Multigenetic traits become far more complex and is an interplay between inherited allelic sequences, environmental input and epigenetic modifications. Yet your view is not recognizing the underlying mechanism of how epigenetics is working. In my view, this leads to a distorted view you are proposing that is only somewhat accurate. It is over-generalized inaccurately. In particular, because it is not making the distinction between variations in allelic sequences and the mechanics of epigenetic modifications.  Imo, that relationship is key to clearing up the underlying inaccuracies in your view. I’m not saying it is fundamentally bad or wrong. I think you are onto something powerful, yet just need some tweaking.

Leo is making a point that is true in a certain context and you are making a point that is true in a certain context. Yet you are not seeing this because you are not making an important distinction between genetics and epigenetics, which I will explain in laymans terms below. I would be happy to go into more detail if you would like to build a more accurate thesis.

Epigenetic modifications are a key feature of DNA structure and gene expression, yet it does not alter the sequence of DNA.  That is the ”epi” part of epigenetics. That is really important when creating bigger picture models. For example, your “starting point” concept is only partially true. It’s true in the sense that one could consider their allelic make-up as a “starting point” and epigenetics can influence that “starting point”. However, epigenetics is not altering the underlying code, it is influencing how that code is expressed. This is a really important distinction to understand the role epigenetics plays and how we can use this model to rewire the brain. I think epigenetics can be a powerful model in rewiring the brain and I hope it can be combined with practices such as Reiki. Yet one needs to be knowledgeable and skilled with the underlying mechanics to use it wisely and effectively. 

I’m impressed with your big picture thinking and the way your are integrating multiple fields together. When creating holistic views, I think it’s important to recognize gaps and holes. In this case, I think you point to some insights, yet there are gaps in direct experience and the underlying mechanics of genetics. Imo, adding this in would create a deeper, more accurate  holistic view.

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50 minutes ago, Serotoninluv said:

@ardacigin I was curious about how your  direct experience with 5-meo is integrated into your view. How have your personal experiences under the influence of 5-meo shaped your view? It’s as if you are describing the essence of scuba diving - I’m asking how your own personal experience scuba diving is integrated into that view. That is a key component.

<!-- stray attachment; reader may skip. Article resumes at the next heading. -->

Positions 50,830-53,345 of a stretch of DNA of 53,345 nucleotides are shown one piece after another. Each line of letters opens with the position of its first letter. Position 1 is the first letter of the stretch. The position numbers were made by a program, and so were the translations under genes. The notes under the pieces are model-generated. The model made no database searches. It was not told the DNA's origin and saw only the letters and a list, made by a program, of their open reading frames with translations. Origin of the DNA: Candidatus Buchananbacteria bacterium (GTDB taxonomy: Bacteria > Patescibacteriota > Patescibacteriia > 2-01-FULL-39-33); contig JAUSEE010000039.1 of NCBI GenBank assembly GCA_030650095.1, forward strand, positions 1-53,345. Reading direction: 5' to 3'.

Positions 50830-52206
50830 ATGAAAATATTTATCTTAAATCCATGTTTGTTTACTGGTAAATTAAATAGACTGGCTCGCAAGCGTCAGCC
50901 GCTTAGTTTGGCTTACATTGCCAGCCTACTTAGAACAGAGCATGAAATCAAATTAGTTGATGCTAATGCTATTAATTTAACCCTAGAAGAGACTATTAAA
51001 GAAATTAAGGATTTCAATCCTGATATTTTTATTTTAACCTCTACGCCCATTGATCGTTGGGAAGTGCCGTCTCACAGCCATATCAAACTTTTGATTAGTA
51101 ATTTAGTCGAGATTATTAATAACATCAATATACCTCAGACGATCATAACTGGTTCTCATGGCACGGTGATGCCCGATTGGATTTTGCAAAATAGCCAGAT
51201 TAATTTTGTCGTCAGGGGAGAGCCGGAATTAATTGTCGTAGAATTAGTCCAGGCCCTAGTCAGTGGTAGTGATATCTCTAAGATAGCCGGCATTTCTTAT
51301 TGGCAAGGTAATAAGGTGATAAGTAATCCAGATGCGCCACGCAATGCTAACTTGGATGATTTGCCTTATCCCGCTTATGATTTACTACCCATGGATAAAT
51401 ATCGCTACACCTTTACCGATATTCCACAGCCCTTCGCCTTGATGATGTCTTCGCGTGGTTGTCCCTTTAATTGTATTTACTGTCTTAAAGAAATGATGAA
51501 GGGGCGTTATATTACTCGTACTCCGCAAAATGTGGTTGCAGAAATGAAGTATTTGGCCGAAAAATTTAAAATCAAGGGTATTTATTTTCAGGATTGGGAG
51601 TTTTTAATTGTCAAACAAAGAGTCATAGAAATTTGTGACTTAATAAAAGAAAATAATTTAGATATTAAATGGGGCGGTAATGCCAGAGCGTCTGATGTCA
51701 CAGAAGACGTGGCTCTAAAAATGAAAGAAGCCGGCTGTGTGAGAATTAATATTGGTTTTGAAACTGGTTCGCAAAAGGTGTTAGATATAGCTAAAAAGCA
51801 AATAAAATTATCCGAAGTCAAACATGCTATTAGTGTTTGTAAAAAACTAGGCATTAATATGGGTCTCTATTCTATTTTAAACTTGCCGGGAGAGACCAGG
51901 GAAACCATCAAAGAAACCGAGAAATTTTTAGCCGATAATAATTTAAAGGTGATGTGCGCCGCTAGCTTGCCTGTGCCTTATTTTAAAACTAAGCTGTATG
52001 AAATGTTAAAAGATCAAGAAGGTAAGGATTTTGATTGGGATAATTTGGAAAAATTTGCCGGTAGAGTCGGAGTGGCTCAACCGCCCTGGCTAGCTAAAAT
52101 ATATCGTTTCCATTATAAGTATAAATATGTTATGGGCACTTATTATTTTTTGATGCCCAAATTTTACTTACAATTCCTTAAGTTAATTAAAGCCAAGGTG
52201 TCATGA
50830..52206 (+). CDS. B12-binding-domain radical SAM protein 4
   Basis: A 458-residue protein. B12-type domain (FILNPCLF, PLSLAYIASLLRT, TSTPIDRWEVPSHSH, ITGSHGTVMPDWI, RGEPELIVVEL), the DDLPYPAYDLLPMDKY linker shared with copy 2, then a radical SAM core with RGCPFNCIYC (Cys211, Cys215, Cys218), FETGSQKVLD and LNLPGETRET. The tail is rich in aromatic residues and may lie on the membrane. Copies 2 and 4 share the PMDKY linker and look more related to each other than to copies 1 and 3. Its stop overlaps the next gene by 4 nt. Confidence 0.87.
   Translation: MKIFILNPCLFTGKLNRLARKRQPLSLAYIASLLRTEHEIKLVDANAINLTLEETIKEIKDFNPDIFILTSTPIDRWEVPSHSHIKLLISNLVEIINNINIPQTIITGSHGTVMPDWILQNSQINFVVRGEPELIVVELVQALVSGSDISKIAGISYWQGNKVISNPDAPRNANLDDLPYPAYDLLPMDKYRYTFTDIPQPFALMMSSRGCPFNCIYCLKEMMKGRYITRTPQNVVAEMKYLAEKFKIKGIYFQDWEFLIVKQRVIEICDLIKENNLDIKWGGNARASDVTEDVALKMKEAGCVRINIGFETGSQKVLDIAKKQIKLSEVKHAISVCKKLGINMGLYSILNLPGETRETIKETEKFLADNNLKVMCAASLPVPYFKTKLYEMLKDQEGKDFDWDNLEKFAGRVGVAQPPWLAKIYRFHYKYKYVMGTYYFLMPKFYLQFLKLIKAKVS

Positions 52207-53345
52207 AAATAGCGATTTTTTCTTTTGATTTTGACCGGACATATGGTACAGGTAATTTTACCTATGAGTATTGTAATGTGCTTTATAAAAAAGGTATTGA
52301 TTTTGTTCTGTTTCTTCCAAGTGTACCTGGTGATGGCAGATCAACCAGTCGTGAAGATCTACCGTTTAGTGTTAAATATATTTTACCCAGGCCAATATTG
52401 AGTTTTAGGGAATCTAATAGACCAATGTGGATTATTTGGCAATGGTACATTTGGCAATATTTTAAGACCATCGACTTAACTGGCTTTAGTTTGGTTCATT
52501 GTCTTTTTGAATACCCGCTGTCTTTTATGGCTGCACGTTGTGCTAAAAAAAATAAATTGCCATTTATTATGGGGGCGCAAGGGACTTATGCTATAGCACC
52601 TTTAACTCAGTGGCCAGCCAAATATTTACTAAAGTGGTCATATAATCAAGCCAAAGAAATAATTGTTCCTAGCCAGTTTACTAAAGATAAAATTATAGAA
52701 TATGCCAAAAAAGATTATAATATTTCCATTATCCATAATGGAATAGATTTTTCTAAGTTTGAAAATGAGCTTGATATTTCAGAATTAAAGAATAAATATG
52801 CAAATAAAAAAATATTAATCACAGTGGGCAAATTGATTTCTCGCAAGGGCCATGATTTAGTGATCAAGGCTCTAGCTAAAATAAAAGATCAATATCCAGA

How have you found integrating 5meo? Thats my worry about trying it is that it will be just another experience that wears off and eventually the mind just comes back down to baseline and you forget the insights you got from the 5meo. 

That has been my experience with every other psychedelic I have tried, is 5meo different? 

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@noselfnofun I think that is a very good question and I think it depends on several variables - such as the nature of the substance itself, your physiology, energetics etc.

Similar to what you describe, I would say psychedelics temporarily reveal “something” and that something can be difficult to integrate into daily life. I often have an afterglow in which I am fully connected and insights are so clear and obvious. Yet, like a dream it can wear off - I find reflecting and writing down the “dream” to be helpful. 

Yet there are also aspects of a trip that stick. It’s like once I see something, I can’t unsee it. For example, the first time I experienced “ego death” and “rebirth”. That fundamentally changed my awareness and it has never left me. I may forget time to time, but it’s always right back there. 

For me, each psychedelic often shows an aspect of truth, awareness, enlightenment, nonduality - whatever one wants to call it. There is often a “lesson” and some type of theme. I would say 5-meo has similarities - yet it is special in a way. It is like a crystal. It is clear and contains everything and nothing.